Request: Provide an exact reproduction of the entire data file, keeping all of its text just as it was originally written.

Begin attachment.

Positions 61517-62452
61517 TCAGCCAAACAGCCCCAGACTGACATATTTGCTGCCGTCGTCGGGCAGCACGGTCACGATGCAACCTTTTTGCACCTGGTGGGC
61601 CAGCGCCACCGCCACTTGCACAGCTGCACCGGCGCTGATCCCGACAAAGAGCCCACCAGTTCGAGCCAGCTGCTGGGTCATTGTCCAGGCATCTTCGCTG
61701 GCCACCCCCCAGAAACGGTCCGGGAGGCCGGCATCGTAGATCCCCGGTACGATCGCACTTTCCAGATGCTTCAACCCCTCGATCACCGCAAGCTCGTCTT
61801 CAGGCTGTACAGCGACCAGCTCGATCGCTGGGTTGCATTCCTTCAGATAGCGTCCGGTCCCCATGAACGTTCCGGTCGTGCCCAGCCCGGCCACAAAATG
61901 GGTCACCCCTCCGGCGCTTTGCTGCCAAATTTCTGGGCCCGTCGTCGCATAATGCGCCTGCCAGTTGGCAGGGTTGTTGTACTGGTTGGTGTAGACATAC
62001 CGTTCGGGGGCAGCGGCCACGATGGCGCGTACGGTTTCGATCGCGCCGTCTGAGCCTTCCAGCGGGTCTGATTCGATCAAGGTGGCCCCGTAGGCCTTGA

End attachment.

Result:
Positions 61517-62452
61517 TCAGCCAAACAGCCCCAGACTGACATATTTGCTGCCGTCGTCGGGCAGCACGGTCACGATGCAACCTTTTTGCACCTGGTGGGC
61601 CAGCGCCACCGCCACTTGCACAGCTGCACCGGCGCTGATCCCGACAAAGAGCCCACCAGTTCGAGCCAGCTGCTGGGTCATTGTCCAGGCATCTTCGCTG
61701 GCCACCCCCCAGAAACGGTCCGGGAGGCCGGCATCGTAGATCCCCGGTACGATCGCACTTTCCAGATGCTTCAACCCCTCGATCACCGCAAGCTCGTCTT
61801 CAGGCTGTACAGCGACCAGCTCGATCGCTGGGTTGCATTCCTTCAGATAGCGTCCGGTCCCCATGAACGTTCCGGTCGTGCCCAGCCCGGCCACAAAATG
61901 GGTCACCCCTCCGGCGCTTTGCTGCCAAATTTCTGGGCCCGTCGTCGCATAATGCGCCTGCCAGTTGGCAGGGTTGTTGTACTGGTTGGTGTAGACATAC
62001 CGTTCGGGGGCAGCGGCCACGATGGCGCGTACGGTTTCGATCGCGCCGTCTGAGCCTTCCAGCGGGTCTGATTCGATCAAGGTGGCCCCGTAGGCCTTGA